Equine program provides coping skills at detention center

Students learn how to change body language, emotions when working with horses
November 18, 2020

An eight-week program at a Milford youth detention center is giving students lifelong lessons.

Since 2018, the Stevenson House Detention Center has offered an equestrian program for pre-adjudicated juveniles, helping them develop calming and coping skills while building their confidence.

“It ties very nicely with the horses,” said Katie Joseph, a school psychologist. “They have to know where they are to work with the horse.”

Participants start in the classroom learning how to recognize their emotions and then have an hour of recreation time with the horses.

Joseph works with Kelly Boyer, an instructor at Broad View Equine Assisted Activities and Therapies. They each have three horses that they bring to the facility for the students to work with.

“It's all groundwork,” Boyer said. “They set goals for themselves and the horses.”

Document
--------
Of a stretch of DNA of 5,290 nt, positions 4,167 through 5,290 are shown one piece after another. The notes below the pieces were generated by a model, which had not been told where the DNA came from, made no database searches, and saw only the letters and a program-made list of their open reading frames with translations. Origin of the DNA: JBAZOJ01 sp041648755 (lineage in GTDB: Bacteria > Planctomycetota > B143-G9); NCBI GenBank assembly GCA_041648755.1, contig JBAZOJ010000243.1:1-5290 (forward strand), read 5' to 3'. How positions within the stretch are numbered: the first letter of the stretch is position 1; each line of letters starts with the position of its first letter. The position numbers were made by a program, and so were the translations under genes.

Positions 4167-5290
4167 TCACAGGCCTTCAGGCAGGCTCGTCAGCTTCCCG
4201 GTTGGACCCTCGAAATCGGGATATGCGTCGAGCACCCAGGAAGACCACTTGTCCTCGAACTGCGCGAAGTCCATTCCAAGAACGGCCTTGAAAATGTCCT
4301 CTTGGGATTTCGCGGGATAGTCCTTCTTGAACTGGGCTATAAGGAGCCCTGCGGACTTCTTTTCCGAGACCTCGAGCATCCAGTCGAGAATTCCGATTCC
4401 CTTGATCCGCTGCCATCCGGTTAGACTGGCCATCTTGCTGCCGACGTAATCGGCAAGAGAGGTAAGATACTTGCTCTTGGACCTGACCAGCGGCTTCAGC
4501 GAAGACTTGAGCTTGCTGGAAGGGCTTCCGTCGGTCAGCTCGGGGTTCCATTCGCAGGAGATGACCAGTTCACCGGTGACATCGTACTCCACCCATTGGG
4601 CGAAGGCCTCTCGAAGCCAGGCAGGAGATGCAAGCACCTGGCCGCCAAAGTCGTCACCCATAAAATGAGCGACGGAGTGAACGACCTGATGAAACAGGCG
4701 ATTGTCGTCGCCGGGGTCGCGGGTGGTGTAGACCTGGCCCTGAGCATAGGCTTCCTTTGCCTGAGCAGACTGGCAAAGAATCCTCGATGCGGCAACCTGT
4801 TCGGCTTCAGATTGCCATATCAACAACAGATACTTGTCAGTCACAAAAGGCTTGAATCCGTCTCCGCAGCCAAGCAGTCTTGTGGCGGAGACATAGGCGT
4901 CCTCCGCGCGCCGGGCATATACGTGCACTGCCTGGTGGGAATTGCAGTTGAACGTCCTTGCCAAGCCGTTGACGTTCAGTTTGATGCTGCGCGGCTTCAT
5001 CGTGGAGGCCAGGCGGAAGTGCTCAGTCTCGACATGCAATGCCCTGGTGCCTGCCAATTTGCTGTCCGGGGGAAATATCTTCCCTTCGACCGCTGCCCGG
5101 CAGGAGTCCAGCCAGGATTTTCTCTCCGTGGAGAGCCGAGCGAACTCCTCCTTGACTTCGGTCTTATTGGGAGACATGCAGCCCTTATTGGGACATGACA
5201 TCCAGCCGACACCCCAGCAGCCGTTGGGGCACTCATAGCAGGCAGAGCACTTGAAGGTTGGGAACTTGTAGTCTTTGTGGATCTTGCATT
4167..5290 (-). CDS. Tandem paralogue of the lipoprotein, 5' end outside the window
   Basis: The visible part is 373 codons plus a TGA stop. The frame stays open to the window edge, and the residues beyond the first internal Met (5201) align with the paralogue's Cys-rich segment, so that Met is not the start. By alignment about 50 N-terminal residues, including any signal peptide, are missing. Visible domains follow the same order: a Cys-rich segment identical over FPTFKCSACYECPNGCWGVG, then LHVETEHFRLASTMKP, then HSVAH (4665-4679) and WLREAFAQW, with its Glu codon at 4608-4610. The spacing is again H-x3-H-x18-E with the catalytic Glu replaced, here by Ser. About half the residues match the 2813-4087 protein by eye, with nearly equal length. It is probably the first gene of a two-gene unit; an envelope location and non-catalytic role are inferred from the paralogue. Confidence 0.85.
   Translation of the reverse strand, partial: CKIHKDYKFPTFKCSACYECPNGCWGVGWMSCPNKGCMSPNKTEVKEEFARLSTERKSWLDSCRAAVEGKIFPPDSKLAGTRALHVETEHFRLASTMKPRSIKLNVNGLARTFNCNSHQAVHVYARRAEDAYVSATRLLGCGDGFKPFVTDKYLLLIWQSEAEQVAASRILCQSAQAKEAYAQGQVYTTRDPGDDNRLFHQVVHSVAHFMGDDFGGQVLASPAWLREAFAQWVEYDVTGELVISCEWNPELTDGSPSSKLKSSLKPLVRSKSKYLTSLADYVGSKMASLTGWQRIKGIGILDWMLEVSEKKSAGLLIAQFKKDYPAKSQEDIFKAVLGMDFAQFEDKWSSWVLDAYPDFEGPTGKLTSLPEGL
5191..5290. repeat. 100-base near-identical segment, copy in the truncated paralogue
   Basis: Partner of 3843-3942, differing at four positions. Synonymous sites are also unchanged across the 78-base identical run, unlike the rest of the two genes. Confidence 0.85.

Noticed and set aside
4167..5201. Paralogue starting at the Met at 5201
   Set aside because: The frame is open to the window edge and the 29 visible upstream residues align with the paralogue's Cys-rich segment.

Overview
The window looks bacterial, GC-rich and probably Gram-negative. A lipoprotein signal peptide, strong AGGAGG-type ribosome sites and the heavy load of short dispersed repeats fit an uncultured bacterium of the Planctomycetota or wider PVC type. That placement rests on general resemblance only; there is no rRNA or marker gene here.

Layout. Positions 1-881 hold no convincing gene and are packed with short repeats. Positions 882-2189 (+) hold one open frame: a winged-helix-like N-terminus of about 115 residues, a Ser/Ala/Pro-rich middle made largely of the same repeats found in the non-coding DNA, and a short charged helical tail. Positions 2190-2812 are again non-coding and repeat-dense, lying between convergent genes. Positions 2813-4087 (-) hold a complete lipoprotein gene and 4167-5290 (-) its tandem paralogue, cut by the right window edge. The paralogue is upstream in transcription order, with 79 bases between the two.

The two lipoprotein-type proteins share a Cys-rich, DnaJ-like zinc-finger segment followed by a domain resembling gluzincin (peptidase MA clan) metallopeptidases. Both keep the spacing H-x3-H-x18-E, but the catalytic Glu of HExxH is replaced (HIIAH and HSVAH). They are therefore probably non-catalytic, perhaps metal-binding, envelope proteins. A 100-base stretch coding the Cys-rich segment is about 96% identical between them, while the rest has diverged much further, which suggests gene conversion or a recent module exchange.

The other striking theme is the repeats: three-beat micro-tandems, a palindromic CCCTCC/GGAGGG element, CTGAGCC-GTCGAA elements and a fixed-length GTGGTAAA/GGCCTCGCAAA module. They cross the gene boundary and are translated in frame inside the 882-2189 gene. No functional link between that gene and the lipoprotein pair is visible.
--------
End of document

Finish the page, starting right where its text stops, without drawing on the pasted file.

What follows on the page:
Participants learn how to groom a horse, lead the horse, and eventually guide it through a series of obstacles.

The instant feedback from a horse helps a juvenile learn how to change their body language. Joseph said she sees excellent progress in they way students adopt new coping skills.

“They learn how to soften their position and settle themselves,” she said.

Many of the participants have never been around a 1,200-pound animal such as a horse, and approaching a large animal can be a daunting task. Boyer said students learn how to collaborate with one another and support those who are scared.

“They encourage each other,” she said. “Some students are terrified of being around the horses.”

For those who overcome their fear, a horse show is held at the end of the program so they can share their skills with family members. Students lead their horses over poles, across a tarp and around other obstacles, acquiring points in the timed event. Ribbons are given out to the first- through sixth-place finishers.

Boyer said it's heartwarming to see the sense of accomplishment between horse and student.

“They hold their ribbon and beam with pride,” she said.

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